Rocketship.vc might invest 15-20% of its 3rd fund in climate & space tech startups

Yatti Soni | | Updated on: Aug 02, 2022
Sailesh Ramakrishnan, Partner at Rocketship.vc

Sailesh Ramakrishnan, Partner at Rocketship.vc

Sailesh Ramakrishnan, Partner at Rocketship.vc estimates 15 - 20 per cent of the early stage VC’s third fund would go towards space tech and climate change related startups.

Recently, Rocketship.vc has announced the $125 million first close of its third fund and expects the final close of $200 million to happen by the third or fourth quarter of this year. Some of its portfolio companies include Moglix, NoBroker, Jar, and Fampay among others.

Sailesh Ramakrishnan, Partner at Rocketship.vc told BusinessLine that he estimates 15 - 20 per cent of the early stage VC’s third fund to go towards space tech and climate change related startups.

How many investments have you made from the third fund and how many more do you plan to do this year?

Till now, we have made three investments from the third fund. We typically invest $3-$5 million cheques in 6 -10 companies a year. The fund life is about two to three years, and we typically do a total 20 to 22 investments. At this time, space tech and climate are the two sectors that our algorithms are showing tremendous growth globally. However,  one sector doesn’t make a majority of our investors. So, I would guess 15- 20 per cent of our fund to be invested in these two sectors. Our most recent investment is in climate tech, and our upcoming but unannounced investment is in space tech. 

Given that you have worked with NASA (National Aeronautics and Space Administration of the US) in the past, what is your view of the space tech landscape in India?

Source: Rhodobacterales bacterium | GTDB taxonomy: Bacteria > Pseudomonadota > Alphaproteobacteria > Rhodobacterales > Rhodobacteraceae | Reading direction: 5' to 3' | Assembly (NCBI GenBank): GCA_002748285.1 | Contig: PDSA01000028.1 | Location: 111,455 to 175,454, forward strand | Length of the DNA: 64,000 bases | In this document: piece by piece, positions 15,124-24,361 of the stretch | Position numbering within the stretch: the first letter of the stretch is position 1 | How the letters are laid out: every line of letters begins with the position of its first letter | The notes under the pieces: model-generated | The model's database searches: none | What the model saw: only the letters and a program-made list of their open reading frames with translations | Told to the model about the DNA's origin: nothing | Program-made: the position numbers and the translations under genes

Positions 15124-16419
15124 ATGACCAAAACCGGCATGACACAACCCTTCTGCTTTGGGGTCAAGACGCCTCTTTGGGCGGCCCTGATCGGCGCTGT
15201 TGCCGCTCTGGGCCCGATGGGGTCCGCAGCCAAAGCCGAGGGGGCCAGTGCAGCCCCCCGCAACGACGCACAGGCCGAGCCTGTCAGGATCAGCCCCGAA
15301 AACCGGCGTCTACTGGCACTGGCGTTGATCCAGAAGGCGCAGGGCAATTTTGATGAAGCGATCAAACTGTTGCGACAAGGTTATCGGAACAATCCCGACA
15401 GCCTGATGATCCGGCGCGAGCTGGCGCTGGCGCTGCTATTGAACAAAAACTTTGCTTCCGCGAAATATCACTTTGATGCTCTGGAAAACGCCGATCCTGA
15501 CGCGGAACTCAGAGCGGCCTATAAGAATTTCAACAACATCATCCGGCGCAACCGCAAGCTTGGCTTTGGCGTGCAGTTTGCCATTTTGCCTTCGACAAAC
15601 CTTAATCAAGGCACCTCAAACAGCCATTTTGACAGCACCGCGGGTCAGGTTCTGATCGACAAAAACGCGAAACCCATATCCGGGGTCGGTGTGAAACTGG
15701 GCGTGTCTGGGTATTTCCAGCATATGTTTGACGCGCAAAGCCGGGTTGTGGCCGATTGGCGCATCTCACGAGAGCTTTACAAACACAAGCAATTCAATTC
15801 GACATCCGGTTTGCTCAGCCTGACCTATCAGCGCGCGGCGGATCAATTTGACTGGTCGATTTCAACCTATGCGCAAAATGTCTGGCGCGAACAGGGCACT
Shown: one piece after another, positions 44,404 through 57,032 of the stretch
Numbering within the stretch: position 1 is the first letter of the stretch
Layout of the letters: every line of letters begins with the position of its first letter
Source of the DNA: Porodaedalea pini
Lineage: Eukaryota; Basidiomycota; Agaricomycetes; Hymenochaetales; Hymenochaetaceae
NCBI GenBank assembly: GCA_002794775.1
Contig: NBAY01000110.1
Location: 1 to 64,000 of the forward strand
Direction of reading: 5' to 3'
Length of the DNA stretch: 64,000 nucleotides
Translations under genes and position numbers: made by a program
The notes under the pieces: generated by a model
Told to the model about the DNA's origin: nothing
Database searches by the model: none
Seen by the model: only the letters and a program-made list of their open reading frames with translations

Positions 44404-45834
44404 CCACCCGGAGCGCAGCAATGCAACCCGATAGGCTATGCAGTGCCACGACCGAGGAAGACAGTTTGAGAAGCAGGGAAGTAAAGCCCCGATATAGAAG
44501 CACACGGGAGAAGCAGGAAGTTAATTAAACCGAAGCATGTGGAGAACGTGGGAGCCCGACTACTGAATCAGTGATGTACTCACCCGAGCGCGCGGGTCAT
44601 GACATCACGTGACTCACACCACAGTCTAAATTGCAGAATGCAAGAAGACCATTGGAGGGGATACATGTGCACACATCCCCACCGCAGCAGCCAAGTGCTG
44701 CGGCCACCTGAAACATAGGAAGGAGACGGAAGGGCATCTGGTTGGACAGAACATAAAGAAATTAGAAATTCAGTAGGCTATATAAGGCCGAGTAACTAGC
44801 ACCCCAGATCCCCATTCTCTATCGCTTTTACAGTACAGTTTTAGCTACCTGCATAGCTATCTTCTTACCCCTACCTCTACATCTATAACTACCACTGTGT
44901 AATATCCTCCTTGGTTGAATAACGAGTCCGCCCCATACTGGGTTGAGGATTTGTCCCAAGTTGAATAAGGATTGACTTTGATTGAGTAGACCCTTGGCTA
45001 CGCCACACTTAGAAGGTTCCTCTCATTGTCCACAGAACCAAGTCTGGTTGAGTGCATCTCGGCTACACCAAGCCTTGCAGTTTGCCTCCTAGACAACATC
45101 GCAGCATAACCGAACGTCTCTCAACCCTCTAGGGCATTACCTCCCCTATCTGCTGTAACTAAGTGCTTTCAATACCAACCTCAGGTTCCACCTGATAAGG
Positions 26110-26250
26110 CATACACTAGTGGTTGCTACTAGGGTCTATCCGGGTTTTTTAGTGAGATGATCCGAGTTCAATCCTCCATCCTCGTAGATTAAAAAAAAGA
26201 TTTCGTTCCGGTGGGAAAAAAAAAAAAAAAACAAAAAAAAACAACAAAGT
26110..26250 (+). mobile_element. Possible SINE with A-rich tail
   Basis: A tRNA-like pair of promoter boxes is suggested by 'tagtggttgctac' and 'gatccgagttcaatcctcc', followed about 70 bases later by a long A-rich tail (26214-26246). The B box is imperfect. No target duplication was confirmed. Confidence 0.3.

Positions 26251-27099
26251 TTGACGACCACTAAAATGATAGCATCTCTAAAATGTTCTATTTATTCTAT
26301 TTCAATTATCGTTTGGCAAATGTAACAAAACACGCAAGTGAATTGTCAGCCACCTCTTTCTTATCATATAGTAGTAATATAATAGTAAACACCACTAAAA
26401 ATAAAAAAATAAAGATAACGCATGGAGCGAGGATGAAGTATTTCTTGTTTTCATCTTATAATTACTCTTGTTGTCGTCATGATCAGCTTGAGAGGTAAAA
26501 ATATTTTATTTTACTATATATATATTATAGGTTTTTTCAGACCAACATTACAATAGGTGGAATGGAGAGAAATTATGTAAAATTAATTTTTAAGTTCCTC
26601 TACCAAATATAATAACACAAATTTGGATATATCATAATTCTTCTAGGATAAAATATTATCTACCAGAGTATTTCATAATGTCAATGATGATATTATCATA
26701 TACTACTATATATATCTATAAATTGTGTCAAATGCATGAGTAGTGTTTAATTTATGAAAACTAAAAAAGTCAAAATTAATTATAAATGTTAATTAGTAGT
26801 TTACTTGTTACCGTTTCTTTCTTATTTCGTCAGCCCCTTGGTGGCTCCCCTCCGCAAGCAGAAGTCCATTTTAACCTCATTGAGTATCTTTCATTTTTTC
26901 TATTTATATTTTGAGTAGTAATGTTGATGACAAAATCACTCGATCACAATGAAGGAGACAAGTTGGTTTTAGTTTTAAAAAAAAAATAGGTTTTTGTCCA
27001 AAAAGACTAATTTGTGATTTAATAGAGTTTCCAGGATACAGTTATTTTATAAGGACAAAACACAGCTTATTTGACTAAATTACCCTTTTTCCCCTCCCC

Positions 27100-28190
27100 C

India is going to be a tremendously big player in space tech globally. The accomplishment and track record of ISRO is somewhat underrepresented and under emphasised. It is significant what ISRO has done and it has led to a lot of young people looking at space related opportunities and creating space tech startups. The institutional knowledge of ISRO will translate to this technology becoming successful, but at the same time the private sector can leapfrog these technologies. 

Most Indian space tech startups tend to be in the prototype stage or pre-revenue phase. When do you see this changing?

It has always been an issue with space tech that it takes about 7-10 years before you can get something working. However, these companies are compressing that timeframe, quite a bit. What SpaceX has achieved in getting something much closer to market, is now being replicated by other spactech companies as well. We are expecting space tech companies to start generating revenues in the two to three years time frame, rather than the earlier 7 to 10 years. Having said that, it is also a function of probability in space tech, the first time something is made it is not necessary that it will work. So assuming everything works, companies will make money in three years but this is a high risk business.

“ We are expecting space tech companies to start generating revenues in the two to three years time frame,”Sailesh Ramakrishnan, Partner at Rocketship.vc

Climate and spacetech are two sectors that typically struggle in raising funds. Can we expect to see that trend changing as well?

Earlier, only very large investors or very patient investors would invest in spacetech because it took 15 to 20 years to generate returns. However, solutions today are enabling these companies to generate revenue in three to five year horizons. So, I expect more investment and more variety of investment to go to these categories. 

The larger opportunity in some sense is in climate change, because there are a spectrum of things that can be done here, especially in emerging economies like India. I fully expect those two segments to have tremendous interest but climate change in particular to be significant in the next two to three years.

Globally, late stage startups have been harshly impacted by the funding slowdown. However, early stage deals continue to happen. Do you see any impact of funding crunch on early stage funding rounds?

Not much has changed in the early stage, other than perhaps there is a compression in valuations and consequently round sizes. Earlier, companies would raise at valuations of $50-$100 million, which meant they could raise $15- $30 million at the appropriate level of dilution. Once those valuations came down, companies have started raising $7 - $10 million funding rounds and the valuations have come down to $25 to $30 million — so it has become a bit more reasonable. This has happened but early stage funding deals are getting done. 

Published on August 02, 2022
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